ments mnde by Stehr to the Clentzs and
others when ho brought the boy to their
home, but the court held that no founda
tion had been laid for such testimony and
would not permit the nurses to testify
on these matters. Thereupon Miss Clents
was temporarily excuneI and Joseph
Lee-bus, .who accompanied Stehr to the
Clents home with the dying boy, was
colled for the purpose of providing a
foundation upon which the testimony of
the nurses might be admitted touching
statements made to them by Stehr.
Owing to the failure of Dr. A. B. Tas
Jean, the physician who attended the
child in his last hours, to respond' to the
subpoena, court adjourned until 9 o'clock
Wednesday morning. Twenty-five wit
nesses for the state and a large number
for the defense have been summoned.
Sentiment runs high against the Stehrs
at Norfolk and the progress of the case
is being watched with keenest Interest.
Ruby White and Eugene Best, charged
with conducting a house of Ill-fame
within the precincts of the city of Nor
folk, appeared before Judge Welch this
evening and pleaded guilty and were
given the maximum fine. Imposed under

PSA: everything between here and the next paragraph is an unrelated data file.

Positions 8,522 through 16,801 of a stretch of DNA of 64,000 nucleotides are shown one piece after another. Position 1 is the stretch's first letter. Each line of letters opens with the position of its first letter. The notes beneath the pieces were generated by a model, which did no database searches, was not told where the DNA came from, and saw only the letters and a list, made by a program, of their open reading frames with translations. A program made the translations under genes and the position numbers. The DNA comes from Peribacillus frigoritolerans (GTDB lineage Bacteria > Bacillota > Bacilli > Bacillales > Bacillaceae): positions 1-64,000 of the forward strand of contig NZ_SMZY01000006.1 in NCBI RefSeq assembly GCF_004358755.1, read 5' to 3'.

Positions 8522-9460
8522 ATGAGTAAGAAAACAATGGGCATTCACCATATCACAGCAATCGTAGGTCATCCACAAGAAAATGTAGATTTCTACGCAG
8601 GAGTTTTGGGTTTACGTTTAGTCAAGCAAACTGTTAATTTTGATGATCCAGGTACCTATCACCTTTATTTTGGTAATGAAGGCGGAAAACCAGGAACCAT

the old law and were warned by the judge
that If they violated the law again the
punishment under Wie. present law would
be much greater. They were each fined
J100 and costs, which they promptly paid.
Willie Moore's Trial
, on Arson Charge
BROKEN BOW, Neb., Nov. 21. (Special
Telegram.) The Moore arson cose. In
which Willie Moore is charged with burn
ing the Custer county court house Janu
ary 14, 1910, came before Judge Hostetler
In district court today, after a continu
ance of nearly one year.
The principal witness for the prosecu
tion this afternoon was John Lee, a
brother-in-law of Moore, who was living
In the same house at the time. Lee tes
tified that Moore offered him M to as
sist in burning the court house, but that
he refused, and later In the evening saw
Moore go toward the building carrying a
jug. Moore later returned, so Lee said,
and stated that the court house was on
fire. The trial Is attracting unusual at
tention throughout the county and prob
ably will last the balance of the week.
Judge Dean and County Attorney Beat
are conducting the prosecution, while Sul
livan & Squires appear for the defendant.
William Andrew testified that on -the
night In question he saw while riding past
the court house a person In the base
ment apparently using a torch for some
NEWS FROM NEBRASKA CITY
John Sullivan, Who Takea Nap on
Bnrllngton Track, lias Nar
NEBRASKA CITY, Neb., Nov. 21.
(Special.) John Sullivan, a resident of
Hamburg, la., laid down alongside of
the Burlington track on the east side of
the river with his head on the rail. The
engineer In charge of the train going
east last evening noticed him In time to1
stop; after the pilot of the engine had
pushed his head from the rail. Th